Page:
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List.Union is a Power Query M function that combines the items from multiple input lists into a single output list, maintaining traditional bag semantics. The function returns a list containing all items from any of the input lists.

Compatible with: Power BI Service Power BI Desktop Excel Microsoft 365


   lists as list,
   optional equationCriteria as any,
) as list
listsA list of lists to combine.
equationCriteriaoptionalUses Comparer Functions to determine how values are equated during operations. Options include Comparer.Ordinal for exact case-sensitive matching, Comparer.OrdinalIgnoreCase for case-insensitive matching, and Comparer.FromCulture for culture-specific comparisons.


The List.Union function allows users to merge multiple lists, eliminating any repeated values, and returning a single list with distinct elements.

An optional equation criteria value, equationCriteria, can be specified to control equality testing. It offers capabilities like case-sensitive and case-insensitive comparisons, as well as cultural-specific comparisons.


Let’s explore the List.Union function with some well-illustrated examples.

Merging Two Basic Lists

Imagine you have two lists of numbers: {1, 2, 3} and {2, 3, 4}. How can they be merged into one? Here’s how:

// Output: { 1, 2, 3, 4 }
List.Union( { {1, 2, 3}, {2, 3, 4} } )

This returns a unified list, {1, 2, 3, 4}, effectively removing duplicates.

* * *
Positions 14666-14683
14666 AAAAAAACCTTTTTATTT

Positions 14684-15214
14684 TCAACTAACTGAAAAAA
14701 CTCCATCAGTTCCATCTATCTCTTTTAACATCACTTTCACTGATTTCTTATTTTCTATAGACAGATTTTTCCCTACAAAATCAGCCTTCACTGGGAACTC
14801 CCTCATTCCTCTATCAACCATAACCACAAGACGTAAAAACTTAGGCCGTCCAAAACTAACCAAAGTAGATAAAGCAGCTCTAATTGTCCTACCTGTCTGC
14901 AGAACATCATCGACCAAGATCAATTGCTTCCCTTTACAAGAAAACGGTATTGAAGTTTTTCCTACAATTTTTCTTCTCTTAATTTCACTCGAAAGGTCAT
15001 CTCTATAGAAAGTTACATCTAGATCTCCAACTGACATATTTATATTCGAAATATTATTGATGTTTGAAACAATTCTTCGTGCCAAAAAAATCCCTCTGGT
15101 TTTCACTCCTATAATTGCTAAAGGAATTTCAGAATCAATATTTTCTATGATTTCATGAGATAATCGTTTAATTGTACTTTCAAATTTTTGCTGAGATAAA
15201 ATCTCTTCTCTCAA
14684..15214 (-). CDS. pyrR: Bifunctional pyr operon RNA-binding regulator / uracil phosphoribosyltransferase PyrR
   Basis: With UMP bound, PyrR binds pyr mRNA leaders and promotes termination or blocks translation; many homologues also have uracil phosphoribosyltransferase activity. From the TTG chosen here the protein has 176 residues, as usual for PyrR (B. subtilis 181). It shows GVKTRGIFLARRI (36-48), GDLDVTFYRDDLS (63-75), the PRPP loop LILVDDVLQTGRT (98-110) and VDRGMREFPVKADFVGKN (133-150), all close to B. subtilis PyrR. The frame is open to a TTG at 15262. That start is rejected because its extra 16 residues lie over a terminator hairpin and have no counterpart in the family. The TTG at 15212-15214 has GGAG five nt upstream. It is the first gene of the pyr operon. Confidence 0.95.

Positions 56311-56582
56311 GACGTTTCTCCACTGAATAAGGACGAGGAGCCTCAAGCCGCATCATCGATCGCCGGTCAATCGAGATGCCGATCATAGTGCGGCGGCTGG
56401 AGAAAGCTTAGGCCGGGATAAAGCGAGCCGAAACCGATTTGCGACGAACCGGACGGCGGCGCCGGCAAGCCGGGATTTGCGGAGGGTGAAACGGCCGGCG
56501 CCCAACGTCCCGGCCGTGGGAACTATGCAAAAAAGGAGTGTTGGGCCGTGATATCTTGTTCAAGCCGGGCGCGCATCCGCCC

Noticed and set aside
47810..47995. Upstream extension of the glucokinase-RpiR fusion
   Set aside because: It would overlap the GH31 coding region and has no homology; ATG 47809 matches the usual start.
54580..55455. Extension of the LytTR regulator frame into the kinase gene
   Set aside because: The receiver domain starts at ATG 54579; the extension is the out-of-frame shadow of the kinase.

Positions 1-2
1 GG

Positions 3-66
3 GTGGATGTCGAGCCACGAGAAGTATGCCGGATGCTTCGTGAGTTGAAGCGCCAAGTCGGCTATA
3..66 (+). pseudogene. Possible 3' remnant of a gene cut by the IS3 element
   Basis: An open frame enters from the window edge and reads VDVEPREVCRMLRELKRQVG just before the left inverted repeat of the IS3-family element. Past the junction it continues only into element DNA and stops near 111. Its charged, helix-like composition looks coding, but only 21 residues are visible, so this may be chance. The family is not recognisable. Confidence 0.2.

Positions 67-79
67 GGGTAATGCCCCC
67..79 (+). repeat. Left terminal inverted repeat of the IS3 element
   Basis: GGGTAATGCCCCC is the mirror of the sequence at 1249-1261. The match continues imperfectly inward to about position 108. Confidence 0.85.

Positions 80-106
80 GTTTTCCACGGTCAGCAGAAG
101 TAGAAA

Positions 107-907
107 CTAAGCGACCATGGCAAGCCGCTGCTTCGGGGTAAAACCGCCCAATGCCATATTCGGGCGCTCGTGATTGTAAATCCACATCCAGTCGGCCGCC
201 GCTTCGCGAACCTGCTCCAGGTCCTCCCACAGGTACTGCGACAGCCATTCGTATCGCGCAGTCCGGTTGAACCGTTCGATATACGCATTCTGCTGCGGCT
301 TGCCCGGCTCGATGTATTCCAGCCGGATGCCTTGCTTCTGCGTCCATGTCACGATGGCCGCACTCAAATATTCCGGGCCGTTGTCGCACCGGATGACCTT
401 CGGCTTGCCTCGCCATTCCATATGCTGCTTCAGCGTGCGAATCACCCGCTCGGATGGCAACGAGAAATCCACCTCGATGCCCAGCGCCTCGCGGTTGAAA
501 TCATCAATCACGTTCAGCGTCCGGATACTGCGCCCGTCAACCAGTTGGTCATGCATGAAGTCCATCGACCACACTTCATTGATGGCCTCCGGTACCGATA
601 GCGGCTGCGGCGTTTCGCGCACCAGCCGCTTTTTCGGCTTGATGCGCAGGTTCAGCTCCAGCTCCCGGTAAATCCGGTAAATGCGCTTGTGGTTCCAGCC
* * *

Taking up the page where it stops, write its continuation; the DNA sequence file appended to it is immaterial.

Merging Several Lists Together

Now, consider a scenario where multiple lists like {1..5}, {2..6}, and {3..7} need to be unified. The M language elegantly handles this:

// Output: { 1, 2, 3, 4, 5, 6, 7 }
List.Union( { {1..5}, {2..6}, {3..7} } )

The result is a comprehensive list: {1, 2, 3, 4, 5, 6, 7}, capturing all unique numbers across the three lists.

Handling Lists with Repeated Values

In real-life datasets, you might encounter repeated values. The beauty of List.Union is that it ensures each value is represented only once:

List.Union( { {1, 2, 3}, {1, 2, 3 } } )
// Output: { 1, 2, 3 }

However, be aware that this behaviour only happens when including the values from new lists.

List.Union( { {1, 1, 2}, {2, 3, 3 } } )
// Output: { 1, 1, 2, 3, 3 }

In the above example, the first list already contains the value 1 twice, and the second list contains the number 3 twice. In those cases, they are still returned. Yet the formula makes sure the number 2 does not appear twice.

Case Sensitive Comparison

When working with textual data, understanding the distinctions between cases is crucial. The Comparer.Ordinal method is an effective tool for this, as it treats different letter cases as distinct:

// Output: { "apple", "APPLE", "banana", "BANANA" }
List.Union( { { "apple", "banana" }, { "APPLE", "BANANA" } }, Comparer.Ordinal )

It treats “apple” and “APPLE” just as “banana” and “BANANA” as separate entities, giving an output: {"apple", "banana", "APPLE", "BANANA"}.

Ignore Case using Comparer.OrdinalIgnoreCase

Sometimes, case distinctions might not be essential. In such cases, Comparer.OrdinalIgnoreCase comes to the rescue, merging lists without considering letter cases:

// Output: {"apple", "banana"}
List.Union({{ "apple", "BANANA" }, {"APPLE", "banana"}}, Comparer.OrdinalIgnoreCase)

This function treats “apple” and “APPLE” as identical, producing: {"apple", "banana"}.

Consider Cultural Differences

Languages and cultures have unique sorting rules. Using Comparer.FromCulture, you can honor these nuances, as shown in the example involving the string “Færdig”:

// Output: {"Færdig", "FÆrdig"}
List.Union({{"Færdig", "FÆrdig" }, {"Faerdig"}}, Comparer.FromCulture("en-US", true ))

It recognizes the cultural differences in sorting, hence the output: {"Færdig", "FÆrdig"}.

Learn more about List.Union in the following articles:

Other functions related to List.Union are:

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Microsoft documentation: